From having an affair with Italian director Roberto Rossellini in 1950, to being denounced on the floor of Congress for her actions, which eventually culminated in winning an Oscar her role in Anastasia, Ingrid Bergman‘s later years are absolutely fascinating.
Spanning 26 years, this era of Bergman sums why she’s recognized as one of the greatest actresses of all time. Looking back, it may have been the peak of Ingrid’s career, but, if you rewind the clock to the beginning 1956, everything in Bergman’s life, both professionally and personally, was in shambles.
It all started in 1949.
Wanting to work with Italian director Roberto Rossellini, Bergman mailed him a letter detailing how she was just dying to make a picture with him. Flattered and amused, Rossellini took the beautiful Swede up on her offer and together Ingrid and Roberto made Stromboli which was released a few months later.
That’s not the only thing they created together, however.
Coinciding with the release of the Stromboli was the birth of Bergman and Rossellini‘s
love child son, Renato Roberto Ranaldo Giusto Giuseppe “Robin” Rossellini. The affair, naturally, caused a giant scandal in the United States, where Bergman ended up public enemy number one.
You see, when Hollywood typecasts you as the perpetual virgin, then you go out and have a child with a man who isn’t your husband, that’ll make A LOT of people angry.
The backlash and vitriol against Bergman got so hateful that for about 5 years, starting in late 1950, she stayed in Italy with her husband continuing the film career that she had lost in America.
Luckily for her, 1956 was the start of her comeback.
By the end of 1955, Rosellini and Bergman were divorced. After 3 kids and 6 years of marriage, they officially divorced in 1957, but, were separated for many years before that.
What would you do if your marriage was breaking down?
Throw yourself into your work, of course.
Released in 1956, Anastasia was the monumental comeback that Bergman was due for. Co-starring alongside Yul Brynner and Helen Hayes, the film was met with rave reviews from American audiences; the same audiences that cursed her name 5 years earlier.
The movie was so successful that Americans (and the Academy of Motion Picture Arts and Sciences) decided to give her a public apology by nominating her performance for an Oscar, which she would, subsequently, go on to win.
Her win in 1956, saw Bergman‘s name back in the hearts and minds of the American people.
It would only be until 1958, however, that Bergman would officially make her first public appearance presenting the Best Picture Oscar at the Academy Awards. Being introduced by Cary Grant, she received a standing ovation from the audience, which symbolized how much they forgave and missed her.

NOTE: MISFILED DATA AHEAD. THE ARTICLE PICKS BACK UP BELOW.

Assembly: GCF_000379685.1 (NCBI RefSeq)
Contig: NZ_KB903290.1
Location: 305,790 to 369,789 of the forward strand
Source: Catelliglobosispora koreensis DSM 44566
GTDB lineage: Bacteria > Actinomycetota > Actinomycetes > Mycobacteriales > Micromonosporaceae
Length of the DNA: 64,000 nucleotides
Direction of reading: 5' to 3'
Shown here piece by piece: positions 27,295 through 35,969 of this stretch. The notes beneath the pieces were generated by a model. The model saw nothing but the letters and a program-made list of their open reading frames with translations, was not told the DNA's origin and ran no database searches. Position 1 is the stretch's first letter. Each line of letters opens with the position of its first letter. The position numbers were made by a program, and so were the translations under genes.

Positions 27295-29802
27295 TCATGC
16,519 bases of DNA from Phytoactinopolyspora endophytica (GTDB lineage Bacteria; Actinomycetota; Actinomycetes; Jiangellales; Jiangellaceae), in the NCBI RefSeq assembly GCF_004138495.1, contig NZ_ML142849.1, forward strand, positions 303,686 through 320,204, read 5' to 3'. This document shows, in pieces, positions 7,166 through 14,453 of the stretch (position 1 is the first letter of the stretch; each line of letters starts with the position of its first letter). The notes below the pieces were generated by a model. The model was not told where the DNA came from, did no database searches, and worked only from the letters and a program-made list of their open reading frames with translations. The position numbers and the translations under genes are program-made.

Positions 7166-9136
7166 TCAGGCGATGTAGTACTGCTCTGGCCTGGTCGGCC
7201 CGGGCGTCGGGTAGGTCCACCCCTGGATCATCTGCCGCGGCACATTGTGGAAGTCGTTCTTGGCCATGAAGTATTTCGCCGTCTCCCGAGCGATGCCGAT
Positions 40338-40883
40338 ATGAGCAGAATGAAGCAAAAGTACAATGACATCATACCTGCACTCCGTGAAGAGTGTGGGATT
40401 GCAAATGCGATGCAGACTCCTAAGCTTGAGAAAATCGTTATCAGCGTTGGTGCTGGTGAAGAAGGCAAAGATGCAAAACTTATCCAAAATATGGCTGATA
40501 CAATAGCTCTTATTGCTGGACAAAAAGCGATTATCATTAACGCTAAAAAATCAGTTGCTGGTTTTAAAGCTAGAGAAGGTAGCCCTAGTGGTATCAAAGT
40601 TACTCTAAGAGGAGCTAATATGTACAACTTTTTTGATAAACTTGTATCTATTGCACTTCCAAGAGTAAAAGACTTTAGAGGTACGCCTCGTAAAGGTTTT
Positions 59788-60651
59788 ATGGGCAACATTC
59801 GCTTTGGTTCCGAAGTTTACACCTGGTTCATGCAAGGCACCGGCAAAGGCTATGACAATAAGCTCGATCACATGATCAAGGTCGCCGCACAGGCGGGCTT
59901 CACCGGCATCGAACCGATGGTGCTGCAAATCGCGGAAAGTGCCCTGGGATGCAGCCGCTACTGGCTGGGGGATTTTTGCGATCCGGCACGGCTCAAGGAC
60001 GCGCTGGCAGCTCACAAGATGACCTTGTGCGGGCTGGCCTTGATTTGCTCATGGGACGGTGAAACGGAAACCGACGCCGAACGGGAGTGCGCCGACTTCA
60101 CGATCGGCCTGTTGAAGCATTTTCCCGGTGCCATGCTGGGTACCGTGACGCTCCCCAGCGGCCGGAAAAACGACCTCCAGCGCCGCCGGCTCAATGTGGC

After this career resurgence, Bergman was on roll.
She continued to alternate her work between the United States and Europe while periodically sprinkling in the occasional TV appearance. During this time, she made fantastic films Indiscreet, Goodbye Again and The Yellow Rolls- Royce.
Although this may be an impressive list of films, Bergman would further add to her success by winning ANOTHER Oscar for her role in Agatha Christie‘s Murder on the Orient Express. Ingrid was surprised that she was given the Award considering that her part was only a couple of minutes long.
Nevertheless, the Academy thought she was good enough to earn her second Oscar in the span of 20 years.
Unfortunately, after this picture, Bergman‘s acting roles steadily began to reduce as she got older.
In 1978, Bergman starred in her final cinematic role in the Ingmar Bergman‘s drama Autumn Sonata. The film was a triumph and for her performance, Bergman received her 7th and final Academy Award nomination.
In what would be her final acting role, Ingrid was cast as Golda Meir in the television miniseries about her life, appropriately named, A Woman Called Golda. Her performance once again was lauded, but, sadly Ingrid would pass away before she could receive her second Tony Award in 1983.
Ingrid Bergman was truly a Hollywood legend. Her life, memory, and contributions to cinema have not been forgotten. While she was alive her movies and charisma made her stand out from the typical actress of that time. Fresh-faced, and naturally beautiful, Bergman changed that way Hollywood saw women for the better.
Today, on what would’ve been her 103rd birthday, I look back at Ingrid’s career with joy and satisfaction. She was an incredible woman, and her legacy will be one that we look at in awe.
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